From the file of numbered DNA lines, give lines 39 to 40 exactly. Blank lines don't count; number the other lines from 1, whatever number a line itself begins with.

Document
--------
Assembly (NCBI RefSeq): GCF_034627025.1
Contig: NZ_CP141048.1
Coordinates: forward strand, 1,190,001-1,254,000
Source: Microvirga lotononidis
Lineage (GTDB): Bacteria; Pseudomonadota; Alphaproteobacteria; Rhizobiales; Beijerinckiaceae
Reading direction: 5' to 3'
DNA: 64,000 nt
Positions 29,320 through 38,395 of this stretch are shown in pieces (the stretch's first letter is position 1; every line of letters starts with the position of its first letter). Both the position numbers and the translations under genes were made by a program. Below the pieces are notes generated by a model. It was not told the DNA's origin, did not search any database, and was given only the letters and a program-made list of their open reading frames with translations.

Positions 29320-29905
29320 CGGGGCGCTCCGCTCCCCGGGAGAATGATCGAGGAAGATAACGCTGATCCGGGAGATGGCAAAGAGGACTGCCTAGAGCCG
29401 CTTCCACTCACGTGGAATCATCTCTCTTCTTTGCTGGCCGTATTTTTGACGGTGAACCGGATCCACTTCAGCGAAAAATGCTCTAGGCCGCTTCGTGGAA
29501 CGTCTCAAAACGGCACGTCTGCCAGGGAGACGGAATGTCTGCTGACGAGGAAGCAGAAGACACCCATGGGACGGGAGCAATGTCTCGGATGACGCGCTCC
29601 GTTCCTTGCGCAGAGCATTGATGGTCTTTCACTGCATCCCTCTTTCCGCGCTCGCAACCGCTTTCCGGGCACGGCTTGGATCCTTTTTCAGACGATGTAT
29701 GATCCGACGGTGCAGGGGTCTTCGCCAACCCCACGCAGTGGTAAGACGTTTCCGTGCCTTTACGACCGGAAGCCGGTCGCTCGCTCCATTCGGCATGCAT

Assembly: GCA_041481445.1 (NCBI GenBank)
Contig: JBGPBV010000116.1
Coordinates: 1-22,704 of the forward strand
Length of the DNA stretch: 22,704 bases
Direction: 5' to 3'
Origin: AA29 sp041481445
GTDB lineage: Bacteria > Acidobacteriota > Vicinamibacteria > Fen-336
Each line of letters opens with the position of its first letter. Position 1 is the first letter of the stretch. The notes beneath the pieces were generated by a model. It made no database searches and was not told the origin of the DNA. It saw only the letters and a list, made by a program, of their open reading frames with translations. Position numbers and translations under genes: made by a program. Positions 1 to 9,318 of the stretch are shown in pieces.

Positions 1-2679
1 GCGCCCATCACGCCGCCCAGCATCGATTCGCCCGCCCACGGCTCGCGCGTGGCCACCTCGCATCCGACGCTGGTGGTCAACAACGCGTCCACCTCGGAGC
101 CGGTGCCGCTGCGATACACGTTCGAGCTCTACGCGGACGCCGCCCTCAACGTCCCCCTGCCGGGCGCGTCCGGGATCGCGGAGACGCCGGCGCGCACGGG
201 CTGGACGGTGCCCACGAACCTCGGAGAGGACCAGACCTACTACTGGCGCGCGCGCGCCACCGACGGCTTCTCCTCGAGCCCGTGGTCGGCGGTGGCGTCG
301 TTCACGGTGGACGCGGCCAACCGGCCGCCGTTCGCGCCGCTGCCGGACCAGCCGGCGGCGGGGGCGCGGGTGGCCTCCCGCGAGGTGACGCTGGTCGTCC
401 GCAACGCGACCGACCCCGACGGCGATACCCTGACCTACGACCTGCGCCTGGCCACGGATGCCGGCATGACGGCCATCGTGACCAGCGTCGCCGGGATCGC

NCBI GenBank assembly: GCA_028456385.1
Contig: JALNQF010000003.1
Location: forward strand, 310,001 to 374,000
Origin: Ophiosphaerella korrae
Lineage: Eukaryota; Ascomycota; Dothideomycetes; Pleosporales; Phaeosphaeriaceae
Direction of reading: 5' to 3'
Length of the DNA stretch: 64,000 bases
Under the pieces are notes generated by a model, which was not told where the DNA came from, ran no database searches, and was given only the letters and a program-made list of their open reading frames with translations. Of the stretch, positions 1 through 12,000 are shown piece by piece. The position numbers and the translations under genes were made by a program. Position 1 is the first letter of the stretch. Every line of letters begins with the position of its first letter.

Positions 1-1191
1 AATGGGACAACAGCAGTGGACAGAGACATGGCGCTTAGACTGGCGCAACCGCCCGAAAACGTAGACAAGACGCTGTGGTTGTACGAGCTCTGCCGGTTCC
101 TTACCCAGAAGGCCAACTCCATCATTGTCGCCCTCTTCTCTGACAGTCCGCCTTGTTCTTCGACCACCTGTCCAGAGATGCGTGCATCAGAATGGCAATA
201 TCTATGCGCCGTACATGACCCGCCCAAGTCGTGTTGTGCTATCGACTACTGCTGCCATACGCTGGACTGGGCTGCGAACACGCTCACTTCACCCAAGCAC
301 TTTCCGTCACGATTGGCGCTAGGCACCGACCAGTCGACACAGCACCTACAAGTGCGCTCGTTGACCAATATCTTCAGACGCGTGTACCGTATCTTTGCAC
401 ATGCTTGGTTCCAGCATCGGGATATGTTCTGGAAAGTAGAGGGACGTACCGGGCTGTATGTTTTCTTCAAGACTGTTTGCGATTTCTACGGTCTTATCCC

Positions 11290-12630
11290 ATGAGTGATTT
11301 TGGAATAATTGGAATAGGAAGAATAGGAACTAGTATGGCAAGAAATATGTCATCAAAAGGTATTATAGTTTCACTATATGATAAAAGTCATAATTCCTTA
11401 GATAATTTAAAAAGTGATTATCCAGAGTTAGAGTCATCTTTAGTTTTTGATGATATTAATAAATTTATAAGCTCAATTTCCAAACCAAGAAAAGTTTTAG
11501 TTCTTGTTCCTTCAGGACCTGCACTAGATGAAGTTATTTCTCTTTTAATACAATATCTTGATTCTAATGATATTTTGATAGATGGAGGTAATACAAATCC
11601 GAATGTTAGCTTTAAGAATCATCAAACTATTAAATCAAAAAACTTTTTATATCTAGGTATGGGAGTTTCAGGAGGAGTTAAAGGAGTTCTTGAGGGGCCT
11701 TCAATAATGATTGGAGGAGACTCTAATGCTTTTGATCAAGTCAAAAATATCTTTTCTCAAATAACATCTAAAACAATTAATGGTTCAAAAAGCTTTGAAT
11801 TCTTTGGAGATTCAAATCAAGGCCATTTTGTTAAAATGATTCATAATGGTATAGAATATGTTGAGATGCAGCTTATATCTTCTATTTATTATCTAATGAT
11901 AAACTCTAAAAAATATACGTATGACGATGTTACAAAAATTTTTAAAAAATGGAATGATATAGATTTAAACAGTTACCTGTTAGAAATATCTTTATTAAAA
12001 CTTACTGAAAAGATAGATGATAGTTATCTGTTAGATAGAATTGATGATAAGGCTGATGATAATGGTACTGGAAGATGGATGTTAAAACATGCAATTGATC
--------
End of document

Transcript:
101 TTACCCAGAAGGCCAACTCCATCATTGTCGCCCTCTTCTCTGACAGTCCGCCTTGTTCTTCGACCACCTGTCCAGAGATGCGTGCATCAGAATGGCAATA
201 TCTATGCGCCGTACATGACCCGCCCAAGTCGTGTTGTGCTATCGACTACTGCTGCCATACGCTGGACTGGGCTGCGAACACGCTCACTTCACCCAAGCAC